Is there any point to automakers tweaking their latest designs for young consumers? Not according to a University of Michigan study released today, according to Automotive News. Teen drivers – or potential drivers in their teen-age years, aka “Generation N” – are proving to be neutral in regards to the driving privilege. As U.S. light vehicle sales attempt to rebound from a record annual low of 10.4 million units in 2009, an ongoing lull in young drivers won’t help matters.
Fewer teen drivers care about a driver’s license
According to the joint study by University of Michigan researchers and business consulting firm AlixPartners, among U.S. teenagers aged 17 through 19, only 6 in 10 have driver’s licenses. That’s 20 percent lower than in 1982, when 80 percent of teens had a driver’s license. Researchers Michael Sivak and Brandon Schoettle of the University of Michigan’s Transportation Research Institute observed the downward spiral that has played out over the past few years.
Thirty years ago, 87 percent of U.S. 19-year-olds had a driver’s license. Among 18-year-olds, the number was 80 percent, while 69 percent of 17-year-olds were licensed. In 2008, those numbers fell to 75 percent, 65 percent and 50 percent, respectively. In 2010, the numbers sank lower, to 70 percent, 61 percent and 46 percent.
Social media and Internet use replaces need for contact for teen drivers
Sivak believes that the technological realities of our modern age make the need for face-to-face contact unnecessary in many scenarios. Use of online social media makes contact quick and easy, and doesn’t cost by the gallon (or in this case, by the megabyte, if the user in on an unlimited data plan). He noted that shares of unlicensed drivers have dropped across all age groups, due to such advances in communications technology as online social media. The only exception has been Americans aged 25 through 29 and those over 70. Both groups saw an increase in percentage of licensed drivers.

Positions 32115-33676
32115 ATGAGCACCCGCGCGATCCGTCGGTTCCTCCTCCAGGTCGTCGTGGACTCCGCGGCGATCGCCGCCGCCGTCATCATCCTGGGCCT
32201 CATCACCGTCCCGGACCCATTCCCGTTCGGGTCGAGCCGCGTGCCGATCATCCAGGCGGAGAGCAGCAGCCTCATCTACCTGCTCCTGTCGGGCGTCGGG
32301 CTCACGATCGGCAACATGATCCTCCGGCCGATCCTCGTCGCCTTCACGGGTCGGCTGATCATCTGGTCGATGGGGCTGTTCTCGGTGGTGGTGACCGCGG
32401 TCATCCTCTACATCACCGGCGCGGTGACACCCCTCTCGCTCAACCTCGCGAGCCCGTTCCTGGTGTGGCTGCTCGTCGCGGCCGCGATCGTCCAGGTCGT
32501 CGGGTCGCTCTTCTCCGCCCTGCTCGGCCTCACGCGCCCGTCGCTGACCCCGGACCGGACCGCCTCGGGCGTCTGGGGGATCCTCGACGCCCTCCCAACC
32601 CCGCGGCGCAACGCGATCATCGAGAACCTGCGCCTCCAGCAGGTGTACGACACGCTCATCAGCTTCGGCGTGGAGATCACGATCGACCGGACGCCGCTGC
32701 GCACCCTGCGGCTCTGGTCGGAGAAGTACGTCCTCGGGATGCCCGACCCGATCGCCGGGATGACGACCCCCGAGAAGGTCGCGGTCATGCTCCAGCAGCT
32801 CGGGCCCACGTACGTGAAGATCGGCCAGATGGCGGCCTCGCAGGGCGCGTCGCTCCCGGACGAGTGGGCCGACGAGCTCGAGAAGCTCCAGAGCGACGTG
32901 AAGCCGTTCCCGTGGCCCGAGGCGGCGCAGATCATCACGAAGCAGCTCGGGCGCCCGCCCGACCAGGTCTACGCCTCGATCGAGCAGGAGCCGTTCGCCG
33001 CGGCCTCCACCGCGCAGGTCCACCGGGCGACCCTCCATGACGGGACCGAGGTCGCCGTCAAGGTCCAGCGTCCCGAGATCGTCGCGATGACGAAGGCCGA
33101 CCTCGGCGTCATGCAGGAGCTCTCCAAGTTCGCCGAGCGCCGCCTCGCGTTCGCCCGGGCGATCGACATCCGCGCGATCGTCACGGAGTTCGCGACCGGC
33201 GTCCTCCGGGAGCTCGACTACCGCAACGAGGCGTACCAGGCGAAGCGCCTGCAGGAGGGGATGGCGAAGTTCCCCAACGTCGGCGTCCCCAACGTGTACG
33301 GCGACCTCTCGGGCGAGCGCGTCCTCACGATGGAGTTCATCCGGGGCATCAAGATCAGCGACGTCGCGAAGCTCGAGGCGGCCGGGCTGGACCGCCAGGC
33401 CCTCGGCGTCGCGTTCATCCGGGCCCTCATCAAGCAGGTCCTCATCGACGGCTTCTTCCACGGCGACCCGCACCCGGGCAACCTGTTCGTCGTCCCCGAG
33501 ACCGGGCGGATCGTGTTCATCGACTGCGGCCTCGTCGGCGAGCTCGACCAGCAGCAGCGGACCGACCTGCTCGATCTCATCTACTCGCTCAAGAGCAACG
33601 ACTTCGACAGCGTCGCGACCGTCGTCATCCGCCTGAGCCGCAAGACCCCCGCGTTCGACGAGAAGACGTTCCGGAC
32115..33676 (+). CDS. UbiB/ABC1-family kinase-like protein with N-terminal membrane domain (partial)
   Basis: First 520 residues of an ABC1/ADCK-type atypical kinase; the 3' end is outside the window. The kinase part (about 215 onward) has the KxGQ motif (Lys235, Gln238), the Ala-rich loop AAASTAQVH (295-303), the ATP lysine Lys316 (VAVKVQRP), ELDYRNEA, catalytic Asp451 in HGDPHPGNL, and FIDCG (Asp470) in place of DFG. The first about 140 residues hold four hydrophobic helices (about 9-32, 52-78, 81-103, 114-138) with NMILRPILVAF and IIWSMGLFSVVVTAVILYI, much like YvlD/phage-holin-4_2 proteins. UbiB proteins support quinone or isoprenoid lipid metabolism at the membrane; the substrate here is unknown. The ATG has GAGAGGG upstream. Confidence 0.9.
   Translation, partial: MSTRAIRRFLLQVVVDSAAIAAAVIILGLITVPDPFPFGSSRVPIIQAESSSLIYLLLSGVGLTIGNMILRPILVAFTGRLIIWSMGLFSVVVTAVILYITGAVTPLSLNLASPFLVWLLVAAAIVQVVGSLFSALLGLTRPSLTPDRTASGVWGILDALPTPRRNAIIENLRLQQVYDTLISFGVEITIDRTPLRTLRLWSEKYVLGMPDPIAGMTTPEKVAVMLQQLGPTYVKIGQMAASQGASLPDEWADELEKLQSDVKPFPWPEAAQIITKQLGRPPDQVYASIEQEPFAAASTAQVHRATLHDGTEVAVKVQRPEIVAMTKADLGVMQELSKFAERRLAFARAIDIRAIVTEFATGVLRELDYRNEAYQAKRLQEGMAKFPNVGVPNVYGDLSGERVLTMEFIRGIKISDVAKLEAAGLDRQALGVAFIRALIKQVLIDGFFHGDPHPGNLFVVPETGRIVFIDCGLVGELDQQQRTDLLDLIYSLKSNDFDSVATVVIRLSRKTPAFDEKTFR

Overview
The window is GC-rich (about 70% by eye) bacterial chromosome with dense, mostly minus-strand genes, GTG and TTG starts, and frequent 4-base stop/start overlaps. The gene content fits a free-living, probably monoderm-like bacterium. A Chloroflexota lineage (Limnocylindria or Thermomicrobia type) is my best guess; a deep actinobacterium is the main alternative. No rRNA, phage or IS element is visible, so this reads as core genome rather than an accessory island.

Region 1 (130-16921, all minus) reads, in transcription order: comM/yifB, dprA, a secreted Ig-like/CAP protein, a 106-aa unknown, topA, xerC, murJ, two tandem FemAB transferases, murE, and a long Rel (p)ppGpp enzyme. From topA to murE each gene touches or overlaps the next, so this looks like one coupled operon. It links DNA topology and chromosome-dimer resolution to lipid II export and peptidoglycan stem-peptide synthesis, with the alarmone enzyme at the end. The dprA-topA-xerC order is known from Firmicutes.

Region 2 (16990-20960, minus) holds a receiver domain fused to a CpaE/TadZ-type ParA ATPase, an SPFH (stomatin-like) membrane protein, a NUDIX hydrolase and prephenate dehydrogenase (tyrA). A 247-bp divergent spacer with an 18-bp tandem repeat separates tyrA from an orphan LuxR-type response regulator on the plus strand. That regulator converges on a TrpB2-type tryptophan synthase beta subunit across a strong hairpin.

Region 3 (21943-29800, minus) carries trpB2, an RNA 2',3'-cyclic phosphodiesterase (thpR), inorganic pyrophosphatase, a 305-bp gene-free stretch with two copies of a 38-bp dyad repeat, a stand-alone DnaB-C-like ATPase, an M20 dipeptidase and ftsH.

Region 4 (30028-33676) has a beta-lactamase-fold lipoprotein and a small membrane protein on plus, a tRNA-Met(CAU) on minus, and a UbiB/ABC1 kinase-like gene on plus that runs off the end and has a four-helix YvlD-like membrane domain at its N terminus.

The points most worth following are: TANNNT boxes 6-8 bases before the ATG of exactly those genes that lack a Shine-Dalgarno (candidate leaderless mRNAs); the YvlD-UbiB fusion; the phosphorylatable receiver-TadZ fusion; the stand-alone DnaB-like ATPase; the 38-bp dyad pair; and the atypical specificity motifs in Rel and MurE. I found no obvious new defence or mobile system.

“In our previous research, we found that the percentage of young drivers was inversely related to the proportion of Internet users. Virtual contact, through electronic means, reduces the need for actual contact,” he said.
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Bad news for automakers and civic engineers
On the one hand, fewer young drivers is an obvious threat to the profits of automakers. Teen drivers, whether they get a new car from their parents or a hand-me-down, are creating demand within the industry. If U.S. teens are turning their backs on cars because they don’t need them to reach friends, or even because vehicles are still too expensive for many, that would be one thing. But if young people are turning their backs on automobiles because public transportation is fully functional in their city (Portland, Ore., is a great example), the writing is set on the wall in permanent ink.
Not only will automakers have been served notice, but civic engineers will have to rethink the way cities are structured and how well they’re served by public transport. Consumers will speak with their tax dollars – if they even remain in hopelessly outdated cities at all.